By Roy Carter
Hello again, this article’s focus is on new ideas for wind turbines. Many people are not on board with current windmills having blades the size of medium to large passenger airlines. Folks are also concerned about bird deaths and the fact that making these giant steel behemoths involves a high carbon footprint.
Why not let newer, more practical ideas and designs have a chance at showing their potential?
Let me introduce you to New Wind’s device, the Tree Vent.¹ This device consists of up to 72 miniature wind turbines in the shape of a tree and aside from looking like an art student’s crazy creation, it boasts a power output of 3.1 kilowatts per day. It’s height of 11 meters also has the benefit of canceling out noise, sonic and electrical low-frequency vibrations. The turbines are called “aeroleaves” and could eventually replace those enormous heaps of metal that would dissuade even Don Quixote from challenging.
The downside to these turbines is that they’re currently only in France and Europe, so a lot more time is needed before they are adopted into the open market. Another issue is that a lot of these green energy wind projects rely on heavy government subsidies and this matter is rarely addressed by renewable energy companies. The cost of these “trees” also runs close to 30,000 Euros which makes it lacking in affordability and ergo, cost efficiency.
Another interesting wind turbine design involves using the vortices produced when wind moves around objects. The company’s name is Vortex Bladeless and their design looks like a giant baseball bat.² This makes it safe for birds and is cheaper to manufacture and maintain than current pinwheel turbines. There’s much skepticism on whether or not the airflow needed can produce the desired outputs but this Spanish company stands by their claim that they can operate at any wind speed using electromagnetic properties in the core of the turbine.
Then there’s the Icelandic answer to conventional windmills called Icewind, which has a shorter multi-blade turbine that is much more resilient in high winds and doesn’t need to be positioned for maximum wind coverage, due to its design.³ The downsides to these turbines is that Savonius-style turbines rely on drag instead of lift and the power output remains minimal if being used on a large scale basis.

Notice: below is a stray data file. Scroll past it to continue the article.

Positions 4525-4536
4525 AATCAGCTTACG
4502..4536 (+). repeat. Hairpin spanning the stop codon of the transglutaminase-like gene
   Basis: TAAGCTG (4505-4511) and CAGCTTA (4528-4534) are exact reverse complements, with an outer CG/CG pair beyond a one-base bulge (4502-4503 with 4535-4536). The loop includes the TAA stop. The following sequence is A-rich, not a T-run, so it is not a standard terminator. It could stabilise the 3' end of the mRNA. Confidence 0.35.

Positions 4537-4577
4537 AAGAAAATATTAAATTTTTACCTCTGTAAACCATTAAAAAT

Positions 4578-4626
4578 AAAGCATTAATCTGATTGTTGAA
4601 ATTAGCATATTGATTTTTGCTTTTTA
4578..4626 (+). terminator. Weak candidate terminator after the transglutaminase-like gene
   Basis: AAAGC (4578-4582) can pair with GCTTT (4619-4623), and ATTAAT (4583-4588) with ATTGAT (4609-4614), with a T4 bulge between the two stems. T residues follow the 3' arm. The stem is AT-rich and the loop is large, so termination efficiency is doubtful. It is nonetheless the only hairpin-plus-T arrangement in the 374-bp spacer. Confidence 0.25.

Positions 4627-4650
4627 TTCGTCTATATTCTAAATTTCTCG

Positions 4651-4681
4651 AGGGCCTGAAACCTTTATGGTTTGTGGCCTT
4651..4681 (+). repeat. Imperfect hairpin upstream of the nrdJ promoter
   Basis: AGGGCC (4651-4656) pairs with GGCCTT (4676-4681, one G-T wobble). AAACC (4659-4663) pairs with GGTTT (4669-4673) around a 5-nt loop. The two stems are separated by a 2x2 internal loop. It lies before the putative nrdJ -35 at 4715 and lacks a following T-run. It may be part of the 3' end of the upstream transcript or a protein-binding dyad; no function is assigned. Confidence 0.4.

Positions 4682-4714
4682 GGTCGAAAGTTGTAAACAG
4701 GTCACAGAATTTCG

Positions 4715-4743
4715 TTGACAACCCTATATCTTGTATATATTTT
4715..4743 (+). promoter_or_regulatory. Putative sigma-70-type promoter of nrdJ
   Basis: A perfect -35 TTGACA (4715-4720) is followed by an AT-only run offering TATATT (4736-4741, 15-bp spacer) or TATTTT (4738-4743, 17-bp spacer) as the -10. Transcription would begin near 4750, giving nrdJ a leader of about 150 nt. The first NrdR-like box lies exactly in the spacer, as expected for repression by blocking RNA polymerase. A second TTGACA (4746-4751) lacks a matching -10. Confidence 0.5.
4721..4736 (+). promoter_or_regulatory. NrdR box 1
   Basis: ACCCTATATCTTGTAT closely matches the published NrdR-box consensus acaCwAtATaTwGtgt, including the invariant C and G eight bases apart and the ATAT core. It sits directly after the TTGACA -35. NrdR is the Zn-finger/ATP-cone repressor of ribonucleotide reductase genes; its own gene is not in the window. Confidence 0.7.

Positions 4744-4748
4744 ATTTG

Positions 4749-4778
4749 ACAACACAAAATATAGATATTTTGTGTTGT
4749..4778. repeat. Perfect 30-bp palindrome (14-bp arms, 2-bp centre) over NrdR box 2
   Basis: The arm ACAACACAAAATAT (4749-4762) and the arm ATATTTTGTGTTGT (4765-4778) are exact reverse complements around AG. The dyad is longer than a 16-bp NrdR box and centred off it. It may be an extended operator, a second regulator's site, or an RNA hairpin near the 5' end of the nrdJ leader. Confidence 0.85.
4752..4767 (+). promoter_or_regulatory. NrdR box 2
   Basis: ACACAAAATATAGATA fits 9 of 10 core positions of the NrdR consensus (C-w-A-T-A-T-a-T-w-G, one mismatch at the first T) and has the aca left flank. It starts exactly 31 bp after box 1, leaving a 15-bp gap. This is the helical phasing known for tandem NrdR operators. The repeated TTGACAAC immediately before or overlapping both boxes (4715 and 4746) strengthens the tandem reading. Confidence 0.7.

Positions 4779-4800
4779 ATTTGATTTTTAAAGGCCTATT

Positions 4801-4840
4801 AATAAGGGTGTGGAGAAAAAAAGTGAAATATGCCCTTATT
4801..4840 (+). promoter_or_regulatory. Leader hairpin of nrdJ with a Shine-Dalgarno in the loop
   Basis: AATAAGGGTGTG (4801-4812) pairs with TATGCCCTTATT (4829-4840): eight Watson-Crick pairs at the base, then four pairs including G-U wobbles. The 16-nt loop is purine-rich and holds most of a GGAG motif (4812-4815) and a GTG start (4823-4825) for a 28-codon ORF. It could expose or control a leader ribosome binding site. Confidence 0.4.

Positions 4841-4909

The truth is, there’s no shortage of ideas for new wind turbines, Japan has been looking into typhoon turbines to offset demand, there are even ideas for floating helium balloon windmill prototypes that look like something out of a steampunk game or novel. While it’s nice to have turbines that are aesthetically pleasing, we should also look to designs with the highest energy output.
This is where the company Sheerwind comes in.4 Their Invelox energy system operates by using ground-level breezes while implementing a tapered passageway which in turn speeds up the airflow. It may not be as beautiful as some of the other new wind turbine designs out there but this is one of the best at the moment in my opinion. It’s low installation and maintenance costs, unobtrusive design to birds and low-frequency sensitive people alike make it a great solution, plus it boasts a high energy production capacity of 72% which means that we could see $10 for each Megawatt per hour. This turbine is also able to operate without government subsidies which really makes it stand out from all the other designs.
Another company called Enlil has an interesting hybrid of solar panels and wind turbines. These can be put in between highway lanes to harness the power of passing vehicles which in turn, can power highway lights or other needs at a projected power output of 1 kw/hr, per unit.5 So there’s definitely some promising new innovations in potential wind turbines, with even the large scale classic lift wind turbines usually adopted by governments and municipalities globally.
These are just some of the newer existing options, I’m not saying we have to switch immediately and heavily subsidize these alternatives, but I do believe we should let these designs compete economically on the free market so that taxpayers and consumers get the most bang for their buck. There is nothing wrong with looking toward off-setting the growing demands of the future, as long as it doesn’t dramatically raise energy costs for families already struggling with increasing living costs.
While energy may not be the be all end all, it does have potential and if we shun its development we close the doors to promising breakthroughs and advancements in our civilization as we know it.